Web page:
Tod's Blog

Adventures with family & friends and other things I'm passionate about…

Archive for June, 2008

Free Fishing Weekend 2008

Posted by todblog on June 9, 2008

June 8, 2008

This weekend was Oregon’s Free Fishing Weekend. It’s an annual spring event to kick-off the fishing season and a great way to introduce folks to fishing without having to buy a license. I took Jessica to a local reservoir that was stocked with rainbow trout for just this special occasion. The day before, was the big event with lots of prizes for biggest and smallest fish of the hour. A few years ago, Jacob won a rod and reel for a big trout he caught. Last year at a promotional day for Free Fishing Day, Jessica won a tackle box at a local Bi-Mart store just for walking by and spinning the fishing Wheel of Fortune. It was a dandy and I promised to hold on to it for her until she was ready to use it.

We headed over to Cooper Creek Reservoir at 4pm and saw about 100 folks scattered around the reservoir bank and a few boats out too. It was a pretty mid 70’s day with the sun out and people out lighting up barbeques for a nice evening of fishing. A red-tailed hawk circled above us showing-off her prize catch, a snake hanging from her talons as she screeched with pride.

We stayed for a couple of hours and only saw a couple of fish caught. The bite was definitely off at the time but, we had fun just being out together on a nice day. Next time, we’ll bring the boat. We never came close to catching a limit of trout but, one thing’s for sure… my daughter is a keeper!

Jessica fishing on the banks of Cooper Creek Reservoir in Sutherlin, Oregon


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2008 UVC Baseball Season

Posted by todblog on June 1, 2008

June 1, 2008

the bus

The team takes one last ride on the UVC bus to the state championship game at Keizer Stadium.

It’s been a great year for the Umpqua Valley Christian Schools Baseball Team and especially for Jacob. He has never had the opportunity to work with such a great staff of coaches who worked on growing young men on and off the field. It was very much a winning season as the team continued to improve with each game. The boys finished the year second in the state losing to Portland Christian Academy 4-5 in extra innings. The Portland team was a good opponent but everyone felt that they were very beatable. (There’s a good chance our paths will cross again next year as our team is young and will only be losing one senior from the roster.)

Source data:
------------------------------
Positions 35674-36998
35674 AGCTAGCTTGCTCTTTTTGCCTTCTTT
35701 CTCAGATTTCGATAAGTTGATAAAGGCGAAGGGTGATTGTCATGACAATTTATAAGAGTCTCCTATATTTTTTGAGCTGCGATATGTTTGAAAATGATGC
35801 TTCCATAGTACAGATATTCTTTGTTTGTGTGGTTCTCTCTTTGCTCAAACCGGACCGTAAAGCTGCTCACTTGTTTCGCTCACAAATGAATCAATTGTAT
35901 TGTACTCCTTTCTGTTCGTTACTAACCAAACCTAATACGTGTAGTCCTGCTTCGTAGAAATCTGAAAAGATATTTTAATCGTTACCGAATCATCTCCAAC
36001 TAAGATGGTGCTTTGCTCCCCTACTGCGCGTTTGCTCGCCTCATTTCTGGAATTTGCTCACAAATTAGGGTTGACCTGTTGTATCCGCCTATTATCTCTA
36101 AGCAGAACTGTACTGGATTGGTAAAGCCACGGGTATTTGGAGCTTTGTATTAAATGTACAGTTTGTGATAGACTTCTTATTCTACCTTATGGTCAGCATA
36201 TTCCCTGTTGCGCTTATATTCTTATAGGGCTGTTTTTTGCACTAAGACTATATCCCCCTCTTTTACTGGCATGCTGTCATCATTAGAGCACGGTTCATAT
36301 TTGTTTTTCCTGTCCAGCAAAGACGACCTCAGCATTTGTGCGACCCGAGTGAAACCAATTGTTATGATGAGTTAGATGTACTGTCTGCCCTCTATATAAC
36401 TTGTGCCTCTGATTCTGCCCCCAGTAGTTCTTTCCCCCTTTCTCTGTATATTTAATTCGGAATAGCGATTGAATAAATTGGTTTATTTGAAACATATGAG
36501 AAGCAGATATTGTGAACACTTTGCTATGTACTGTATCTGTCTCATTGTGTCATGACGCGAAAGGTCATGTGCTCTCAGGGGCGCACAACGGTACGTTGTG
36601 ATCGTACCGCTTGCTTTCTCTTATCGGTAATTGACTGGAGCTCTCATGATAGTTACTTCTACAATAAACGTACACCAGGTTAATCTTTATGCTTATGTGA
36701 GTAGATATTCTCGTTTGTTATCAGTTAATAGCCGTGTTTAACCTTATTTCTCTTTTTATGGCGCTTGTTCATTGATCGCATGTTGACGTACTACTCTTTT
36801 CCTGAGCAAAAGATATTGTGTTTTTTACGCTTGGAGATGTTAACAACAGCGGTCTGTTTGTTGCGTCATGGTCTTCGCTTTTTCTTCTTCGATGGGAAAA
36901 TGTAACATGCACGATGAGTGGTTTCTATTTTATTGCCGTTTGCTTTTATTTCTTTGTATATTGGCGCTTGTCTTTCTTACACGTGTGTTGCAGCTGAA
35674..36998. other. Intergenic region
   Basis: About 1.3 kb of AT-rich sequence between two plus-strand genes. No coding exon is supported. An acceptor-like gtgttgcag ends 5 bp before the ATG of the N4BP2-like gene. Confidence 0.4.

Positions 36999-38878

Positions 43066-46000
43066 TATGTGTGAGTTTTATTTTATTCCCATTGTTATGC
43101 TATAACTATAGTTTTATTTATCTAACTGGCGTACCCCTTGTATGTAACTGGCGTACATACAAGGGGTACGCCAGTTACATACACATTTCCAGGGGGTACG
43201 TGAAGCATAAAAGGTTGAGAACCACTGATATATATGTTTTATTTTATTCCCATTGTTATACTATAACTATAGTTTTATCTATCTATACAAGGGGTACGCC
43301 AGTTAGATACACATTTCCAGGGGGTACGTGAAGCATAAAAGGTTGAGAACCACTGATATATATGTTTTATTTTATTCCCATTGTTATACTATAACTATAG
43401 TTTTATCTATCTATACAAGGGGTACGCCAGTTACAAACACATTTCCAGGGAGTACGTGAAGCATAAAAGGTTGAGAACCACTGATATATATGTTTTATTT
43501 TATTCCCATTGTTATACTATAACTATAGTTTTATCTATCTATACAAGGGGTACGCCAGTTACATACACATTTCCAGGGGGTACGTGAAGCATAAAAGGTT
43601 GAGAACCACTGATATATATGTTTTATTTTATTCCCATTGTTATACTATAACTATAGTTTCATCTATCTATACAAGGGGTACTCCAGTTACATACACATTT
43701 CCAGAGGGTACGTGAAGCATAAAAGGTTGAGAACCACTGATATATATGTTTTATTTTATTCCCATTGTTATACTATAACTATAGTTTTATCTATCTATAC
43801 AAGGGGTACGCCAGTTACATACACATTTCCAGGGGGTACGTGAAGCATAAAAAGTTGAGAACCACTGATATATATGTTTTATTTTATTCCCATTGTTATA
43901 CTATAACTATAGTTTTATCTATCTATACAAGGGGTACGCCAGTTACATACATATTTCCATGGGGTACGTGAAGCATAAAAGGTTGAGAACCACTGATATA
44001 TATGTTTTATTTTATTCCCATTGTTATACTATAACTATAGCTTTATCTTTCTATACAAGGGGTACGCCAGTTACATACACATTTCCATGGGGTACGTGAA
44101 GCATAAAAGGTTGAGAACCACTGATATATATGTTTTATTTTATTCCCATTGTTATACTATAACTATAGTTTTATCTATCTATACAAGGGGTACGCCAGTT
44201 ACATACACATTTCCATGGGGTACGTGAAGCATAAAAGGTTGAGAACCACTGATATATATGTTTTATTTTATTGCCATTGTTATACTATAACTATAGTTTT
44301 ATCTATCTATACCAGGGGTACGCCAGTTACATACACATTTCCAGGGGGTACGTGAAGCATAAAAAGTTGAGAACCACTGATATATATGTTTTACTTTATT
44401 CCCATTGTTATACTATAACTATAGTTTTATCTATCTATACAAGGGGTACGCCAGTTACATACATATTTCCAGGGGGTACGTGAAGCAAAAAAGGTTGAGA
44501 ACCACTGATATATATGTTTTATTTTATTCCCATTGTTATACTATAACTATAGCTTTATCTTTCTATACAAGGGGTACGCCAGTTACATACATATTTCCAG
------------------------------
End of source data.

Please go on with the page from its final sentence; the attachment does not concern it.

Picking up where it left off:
At the end of the championship game, Jacob and his teammates were still submersed in a sea of shock and disappointment. Jacob was beating himself up for an error he committed when he bobbled a ground ball that allowed a tying runner on base. It was something he kept playing over and over again in his mind and the long drive home found him repeatedly saying, “I can’t believe we lost, we could have won this game, if only…”

When we pulled into our driveway I told Jacob I wanted to go for a walk with him. We headed across the street into Ray Lehne’s walnut orchard, just the three of us. Jacob with his glove and baseball, Mele (our German shorthaired-pointer) and me. It was a quiet time in the woods where we could clear our hearts and minds and talk about what mattered most while listening to Mele coursing through the area. Some of my best quiet time has been in the field watching a hard working bird dog zigging and zagging searching for answers. As the rays of sunlight faded in the orchard I proceeded to tell Jacob of his successes as a person and as parents we are very proud of him and his accomplishments. He shared with me how much he loved his coaches and teammates and that this should not have happened. As mourning doves flushed from the walnut tree roost sites above us, there was a sense of guilt and heaviness in the air. As a parent and friend, I just wanted to take away his pain and cry for him and his teammates. Telling him that 2nd out of 55 teams is nothing to be ashamed of and that a lot of other teams would trade places with yours in a heartbeat had little impact on him. However, I knew it would take time for things to get better and until then it was a grieving process of sorts that he and his teammates would be going through.

If there was one thing we could focus on it was turning this into something positive, learn from it and move forward. Experience is such a valuable teacher (both good and bad) and the more of it you get the better you become, in things on and off the field.

By now the daylight was almost totally consumed by the night and the bats were out flying erratically hunting bugs in the sky. I gave Jacob a big hug and told him not to give up but, to keep working at his game and improving himself. After all, if today were perfect, there would be no need for tomorrow. Now it’s on to summer baseball…

Coach Dave York talks with Jacob on 3rd base before scoring the first run of the Championship game.

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